A self-adaptive system (SAS) is capable of adjusting its own behavior in response to any change in its operating environment. It is able to automatically adapt at runtime by adjusting its own parameters or components of the system in order to cope with the dynamic surrounding environment. However, adaptation actions should be identified as per the particular change in the environment, i.e. “What kind of change is required?”. The aim of this literature study is to address the scope of dynamic integration of the new parameter or new component at runtime in SAS. The following set of questions is essential to fulfilling this literature study.

•    Which adaptation techniques are better?
•    How much reliable and safe it is?
•    Is it feasible to implement combination of techniques in SAS?
•    What are the impacts and cost factors?
•    How to increase the performance of the SAS with adaptation techniques?

Literature :

  1. Salehie, M., & Tahvildari, L. (2009). Self-adaptive software: Landscape and research challenges. ACM transactions on autonomous and adaptive systems (TAAS), 4(2), 14.
  2. Krupitzer, C., Breitbach, M., Roth, F. M., VanSyckel, S., Schiele, G., & Becker, C. (2018). A survey on engineering approaches for self-adaptive systems (extended version).
  3. Handte, M., Schiele, G., Matjuntke, V., Becker, C., & Marrón, P. J. (2012). 3PC: System support for adaptive peer-to-peer pervasive computing. ACM Transactions on Autonomous and Adaptive Systems (TAAS), 7(1), 1-19.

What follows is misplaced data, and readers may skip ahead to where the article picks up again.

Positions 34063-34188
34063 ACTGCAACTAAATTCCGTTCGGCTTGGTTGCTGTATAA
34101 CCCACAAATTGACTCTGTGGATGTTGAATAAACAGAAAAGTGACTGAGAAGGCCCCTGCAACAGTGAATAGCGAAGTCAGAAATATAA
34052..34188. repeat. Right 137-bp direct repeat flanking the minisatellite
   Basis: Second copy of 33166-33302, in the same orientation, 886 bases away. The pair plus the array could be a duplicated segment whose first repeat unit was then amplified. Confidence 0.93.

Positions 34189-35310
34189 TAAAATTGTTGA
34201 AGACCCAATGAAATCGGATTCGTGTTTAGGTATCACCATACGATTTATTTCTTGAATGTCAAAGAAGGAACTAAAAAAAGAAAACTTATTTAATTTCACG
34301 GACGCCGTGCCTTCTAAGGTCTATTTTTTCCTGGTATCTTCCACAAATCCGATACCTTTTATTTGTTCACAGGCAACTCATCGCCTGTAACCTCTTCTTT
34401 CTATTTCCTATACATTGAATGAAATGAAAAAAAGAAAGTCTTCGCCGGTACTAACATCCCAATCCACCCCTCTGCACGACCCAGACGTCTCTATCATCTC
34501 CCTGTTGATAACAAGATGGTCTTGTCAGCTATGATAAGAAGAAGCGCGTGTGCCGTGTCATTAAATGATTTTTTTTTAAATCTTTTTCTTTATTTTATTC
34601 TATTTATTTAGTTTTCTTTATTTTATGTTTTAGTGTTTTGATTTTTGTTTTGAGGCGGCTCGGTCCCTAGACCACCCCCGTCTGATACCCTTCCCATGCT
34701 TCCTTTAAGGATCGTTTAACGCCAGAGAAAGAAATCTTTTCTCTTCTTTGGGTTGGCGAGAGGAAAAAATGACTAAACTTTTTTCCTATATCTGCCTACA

4. McKinley, P. K., Sadjadi, S. M., Kasten, E. P., & Cheng, B. H. (2004). Composing adaptive software. Computer, 37(7), 56-64.
  5. Epifani, I., Ghezzi, C., Mirandola, R., & Tamburrelli, G. (2009, May). Model evolution by run-time parameter adaptation. In 2009 IEEE 31st International Conference on Software Engineering (pp. 111-121). IEEE.
  6. Weyns, D., Schmerl, B., Grassi, V., Malek, S., Mirandola, R., Prehofer, C., & Göschka, K. M. (2013). On patterns for decentralized control in self-adaptive systems. In Software Engineering for Self-Adaptive Systems II (pp. 76-107). Springer, Berlin, Heidelberg.

Supervisor :

Anil Patel

Description :

Advancement of technology and their impact on the real-world can be assessed by how safe it is. It is a primary role of a safety engineer to assess the risk via a process relevant data and learning from past lessons. Due to advanced and autonomous technology, a study for continuous and dynamic risk assessment is required. Aim of this literature study is to address the dynamics of risk and AI-based assessment techniques. The following set of questions is essential to fulfilling this literature study.

•    What are the dynamics of risk?
•    Which quantitative/qualitative risk assessment techniques are available?
•    How AI-based risk analysis is feasible?
•    What is the impact of human factors on AI-based risk assessment?
•    Which AI-techniques can be useful for risk assessment?

Literature :

  1. Hegde, J., & Rokseth, B. (2020). Applications of machine learning methods for engineering risk assessment–A review. Safety science, 122, 104492.
  2. Paltrinieri, N., Comfort, L., & Reniers, G. (2019). Learning about risk: Machine learning for risk assessment. Safety science, 118, 475-486.
  3. Apostolakis, G. E. (2004). How useful is quantitative risk assessment? Risk Analysis: An International Journal, 24(3), 515-520.